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American Impressionism

Paintings from The Phillips Collection


Childe Hassam, Washington Arch, Spring, 1921

About the Exhibition

In America, the radical new style of impressionism blended European approaches to painting with American sensibilities and preferences. Celebrated American artists including Childe Hassam, Maurice Prendergast, John Henry Twachtman, and J. Alden Weir transformed the heroic American landscape into a modern idiom. Join the Phillips in celebrating 85 years of presenting art with American Impressionism: Paintings from The Phillips Collection, which showcases more than 65 treasured works from the golden age of American impressionism (c.1880–1920), assembled together for the first time in more than a generation.

When Duncan Phillips opened his museum in the fall of 1921, the collection included 237 paintings, of which 87 works by 25 different artists were examples of American impressionism. By far, the greatest number of these were by the acknowledged “mature” masters of the style such as Childe Hassam, Theodore Robinson, John Henry Twatchman, J. Alden Weir, and William Lathrop. The collection also included paintings by Ernest Lawson, Maurice Prendergast, Gifford Beal, and Helen Turner. These artists applied the brighter palette and broken brushwork of French impressionism to the American landscape, focusing on intimate and atmospheric views of parks and beaches as well as urban views and charming interiors.  While all of these paintings were crafted with particular interest in the seasons, changing light, and optical effects, American impressionist painters differed from their French counterparts by continuing to imbue their work with larger ideas related to the emotional and spiritual character of the landscape.

Highlights of the exhibition include a range of work by many of the key players of the movement. Focusing largely on landscape painting, American Impressionism features some of the museum’s most treasured paintings. Many were painted in Connecticut, New Hampshire, New York, eastern Pennsylvania, and Massachusetts.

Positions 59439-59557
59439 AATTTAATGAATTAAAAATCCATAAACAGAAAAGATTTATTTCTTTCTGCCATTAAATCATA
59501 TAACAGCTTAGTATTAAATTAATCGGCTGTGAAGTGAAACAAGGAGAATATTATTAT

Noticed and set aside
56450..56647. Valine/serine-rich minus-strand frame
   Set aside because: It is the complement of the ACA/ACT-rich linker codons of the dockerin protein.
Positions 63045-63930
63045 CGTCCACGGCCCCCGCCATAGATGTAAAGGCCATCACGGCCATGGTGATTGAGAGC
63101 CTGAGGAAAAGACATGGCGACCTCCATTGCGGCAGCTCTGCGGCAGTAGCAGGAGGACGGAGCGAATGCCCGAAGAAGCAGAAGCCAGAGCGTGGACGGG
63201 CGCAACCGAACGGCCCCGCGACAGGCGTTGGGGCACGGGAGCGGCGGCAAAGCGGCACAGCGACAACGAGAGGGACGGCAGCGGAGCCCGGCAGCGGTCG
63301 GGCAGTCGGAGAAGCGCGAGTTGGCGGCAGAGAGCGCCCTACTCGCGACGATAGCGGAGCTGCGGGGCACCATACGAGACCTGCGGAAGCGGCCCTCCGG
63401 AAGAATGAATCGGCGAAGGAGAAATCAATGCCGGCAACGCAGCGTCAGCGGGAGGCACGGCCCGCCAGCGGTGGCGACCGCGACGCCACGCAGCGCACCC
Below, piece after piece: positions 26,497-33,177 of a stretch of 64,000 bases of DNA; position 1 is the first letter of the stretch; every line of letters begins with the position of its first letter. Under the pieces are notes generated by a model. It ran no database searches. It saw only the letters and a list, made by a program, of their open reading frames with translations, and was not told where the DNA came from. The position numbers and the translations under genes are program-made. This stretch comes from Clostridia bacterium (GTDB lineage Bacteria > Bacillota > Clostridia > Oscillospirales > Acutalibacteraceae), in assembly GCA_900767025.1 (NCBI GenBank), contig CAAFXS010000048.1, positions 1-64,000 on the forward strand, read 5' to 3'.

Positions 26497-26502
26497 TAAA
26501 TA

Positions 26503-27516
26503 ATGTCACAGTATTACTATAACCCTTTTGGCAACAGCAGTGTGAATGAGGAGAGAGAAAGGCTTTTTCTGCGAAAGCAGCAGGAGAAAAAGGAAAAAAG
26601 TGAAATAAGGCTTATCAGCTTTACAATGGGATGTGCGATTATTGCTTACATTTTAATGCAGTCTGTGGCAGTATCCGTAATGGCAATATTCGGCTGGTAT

For Phillips, impressionism was always a question of personal temperament or subjectivity combined with natural phenomena. In the work of both Twatchman and Weir, for instance, Phillips found depictions of the intimate moods of the artists’ Connecticut properties as celebrations of the American countryside and pastoral respite from the modern world.  Both artists used the language of French impressionism to explore nature’s emotional effects. Twatchman, whom Phillips considered one of America’s greatest artists, is still thought of as the pre-eminent American impressionist landscape painter. His painting, Summer, is a classic example of his work and Phillips regarded it as one of his best purchases for 1919, outranking all others, including those by Weir, Hassam, and Lawson.

The exhibition also showcases the work of a less well known but equally extraordinary artist, Allen Tucker. Phillips acquired Tucker’s paintings, Red Barns and The Rise, in 1926–1927. Considered by his colleagues to be the “American van Gogh” because of his vigorous and animated brushwork, Tucker captured the attention of Phillips who sought to add an original van Gogh to his growing collection of modern art during this period.